Size was dictated by available top material. I used 3/4" ply first topped by medium density particleboard, as it is dense, stays flat, is cheaply replaced, and will not run a splinter under your fingernails. I was able to get 5x12 sheets then for an unbroken surface. Make sure there is overhang for clamping to the top, and maybe a long overhang on one end for a vise. You can nail or screw jigs and fixtures right to it without the wistful feeling European beech would bring. The next time there is some extra Rock Hard putty mixed, fill the holes. A single unfinished deck of MDP makes a nice storage area below.

A triple coat of solvent base poly (water base melts in contact with lacquer thinner) will make it slick as a guy could want. Yeah, it ran over into the next day, and the finish wasn't put on until weeks later, but I got to work on the money jobs by day two. Good luck in the new job.

From contributor K:
Here is an idea that will totally impress your boss. Make the biggest workbench anyone has ever seen. When your boss asks why so big, tell him it's so you can work on the big jobs. Also on the back side of the workbench, create a hidden access door. When no one is looking you can climb inside and take a nap. Trust me, you will be glad you made it so big. Also make it on wheels, that way if you ever get fired, you can just wheel your bench out the overhead door, taking the big jobs with you.

From the original questioner:
That's funny. But don't you mean *when* I get fired? ;-) Thanks for the ideas. I made it to St. Louis today. I will have tomorrow to rest up and prepare for Monday. I can't wait. Getting up at 5am isn't too terrible. But I sure am beat by bedtime. And that's without a full day's work. I'm sure I will get used to it.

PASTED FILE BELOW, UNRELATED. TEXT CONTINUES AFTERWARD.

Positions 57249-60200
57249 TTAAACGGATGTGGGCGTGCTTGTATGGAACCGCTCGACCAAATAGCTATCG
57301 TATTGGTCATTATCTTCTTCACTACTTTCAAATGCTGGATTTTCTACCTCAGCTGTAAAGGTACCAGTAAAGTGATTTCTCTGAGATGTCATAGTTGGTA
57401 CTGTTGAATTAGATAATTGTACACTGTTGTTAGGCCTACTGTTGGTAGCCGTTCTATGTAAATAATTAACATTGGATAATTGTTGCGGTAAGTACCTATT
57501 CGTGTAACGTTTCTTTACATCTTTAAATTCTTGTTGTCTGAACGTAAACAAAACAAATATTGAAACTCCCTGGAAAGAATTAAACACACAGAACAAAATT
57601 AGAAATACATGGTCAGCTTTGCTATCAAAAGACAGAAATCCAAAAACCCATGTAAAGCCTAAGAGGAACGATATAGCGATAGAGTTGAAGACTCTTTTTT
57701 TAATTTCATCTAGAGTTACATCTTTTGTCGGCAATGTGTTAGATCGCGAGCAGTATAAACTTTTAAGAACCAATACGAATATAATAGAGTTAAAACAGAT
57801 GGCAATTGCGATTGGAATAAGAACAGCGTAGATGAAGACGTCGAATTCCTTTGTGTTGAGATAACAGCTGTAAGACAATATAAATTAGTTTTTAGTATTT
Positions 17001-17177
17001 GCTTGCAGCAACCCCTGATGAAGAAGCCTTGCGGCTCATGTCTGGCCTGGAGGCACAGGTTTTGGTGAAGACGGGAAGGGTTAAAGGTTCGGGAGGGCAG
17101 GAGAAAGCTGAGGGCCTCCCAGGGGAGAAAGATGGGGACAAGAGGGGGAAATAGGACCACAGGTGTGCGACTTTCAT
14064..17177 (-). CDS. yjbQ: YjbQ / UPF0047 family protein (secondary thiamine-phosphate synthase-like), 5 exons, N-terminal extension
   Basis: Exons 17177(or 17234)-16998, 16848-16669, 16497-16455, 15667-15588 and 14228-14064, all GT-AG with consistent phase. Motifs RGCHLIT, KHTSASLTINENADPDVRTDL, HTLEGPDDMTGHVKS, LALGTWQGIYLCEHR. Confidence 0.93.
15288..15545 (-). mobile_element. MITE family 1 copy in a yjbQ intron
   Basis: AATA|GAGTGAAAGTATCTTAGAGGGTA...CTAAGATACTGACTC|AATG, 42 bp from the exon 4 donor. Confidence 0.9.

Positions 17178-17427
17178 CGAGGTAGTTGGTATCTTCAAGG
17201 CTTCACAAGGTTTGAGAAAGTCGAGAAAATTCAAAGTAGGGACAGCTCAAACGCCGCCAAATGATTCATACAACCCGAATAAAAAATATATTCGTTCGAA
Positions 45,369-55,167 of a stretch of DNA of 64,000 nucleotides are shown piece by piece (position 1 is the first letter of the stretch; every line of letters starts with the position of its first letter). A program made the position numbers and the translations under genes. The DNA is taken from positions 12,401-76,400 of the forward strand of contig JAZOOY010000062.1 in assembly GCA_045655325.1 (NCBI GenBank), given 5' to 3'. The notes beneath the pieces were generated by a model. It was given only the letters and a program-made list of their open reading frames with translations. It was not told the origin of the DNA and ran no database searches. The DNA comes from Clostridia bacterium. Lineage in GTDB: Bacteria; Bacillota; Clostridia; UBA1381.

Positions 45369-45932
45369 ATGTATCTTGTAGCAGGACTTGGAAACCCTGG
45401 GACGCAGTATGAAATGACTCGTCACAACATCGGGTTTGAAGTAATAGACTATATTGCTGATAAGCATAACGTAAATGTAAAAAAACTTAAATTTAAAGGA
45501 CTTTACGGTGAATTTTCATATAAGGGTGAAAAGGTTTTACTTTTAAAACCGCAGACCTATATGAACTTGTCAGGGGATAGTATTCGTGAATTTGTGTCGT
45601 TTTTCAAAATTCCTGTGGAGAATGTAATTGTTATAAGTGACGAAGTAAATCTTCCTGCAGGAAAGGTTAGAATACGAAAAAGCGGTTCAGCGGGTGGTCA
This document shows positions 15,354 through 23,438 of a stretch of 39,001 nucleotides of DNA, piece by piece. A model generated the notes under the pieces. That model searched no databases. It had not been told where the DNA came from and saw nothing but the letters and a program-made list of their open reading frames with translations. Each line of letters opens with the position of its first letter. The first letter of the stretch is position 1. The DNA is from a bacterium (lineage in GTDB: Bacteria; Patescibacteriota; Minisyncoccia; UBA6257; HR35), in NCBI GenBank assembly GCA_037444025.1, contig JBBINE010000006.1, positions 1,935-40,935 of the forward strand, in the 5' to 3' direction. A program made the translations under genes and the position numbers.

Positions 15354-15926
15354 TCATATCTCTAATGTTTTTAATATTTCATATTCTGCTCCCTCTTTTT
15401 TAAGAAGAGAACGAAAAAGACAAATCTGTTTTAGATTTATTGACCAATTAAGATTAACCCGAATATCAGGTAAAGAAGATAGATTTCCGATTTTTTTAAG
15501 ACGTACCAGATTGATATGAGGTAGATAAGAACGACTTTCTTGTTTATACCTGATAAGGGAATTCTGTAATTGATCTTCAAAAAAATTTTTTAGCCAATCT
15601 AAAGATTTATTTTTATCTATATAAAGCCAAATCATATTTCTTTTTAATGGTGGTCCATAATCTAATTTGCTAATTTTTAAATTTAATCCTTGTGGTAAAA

From contributor E:
If I were to have my employees build their own workbenches and it took them all day, I would be a little upset at the speed of my new hire. If I were to build a workbench (and I have built 3 of them), I would do it like this.

I would build 4 legs out of a shop grade ply by gluing, stapling and screwing 2 8" x 32" pieces in an L shape. I would attach an eight inch skirt all the way around the legs and put some cross bracing on 16" centers. I would build the base of the table so that a 4'x8' sheet of either melamine or MDF would fit on the top and still leave enough overhang to clamp things on the bench. You can add drawers to it if you want, but this is what we build on and like it just fine. It is also nice to have the space to store materials or toe kicks or whatever under there.

Space is something to consider. I have never worked in a shop that had more space than they needed. Almost all shops are crammed in with tools and finished products, so be careful building a 5x12 table unless they tell you to. I would also look at what the other guys in the shop have and try to come close to that.

Click here for full size image

From the original questioner: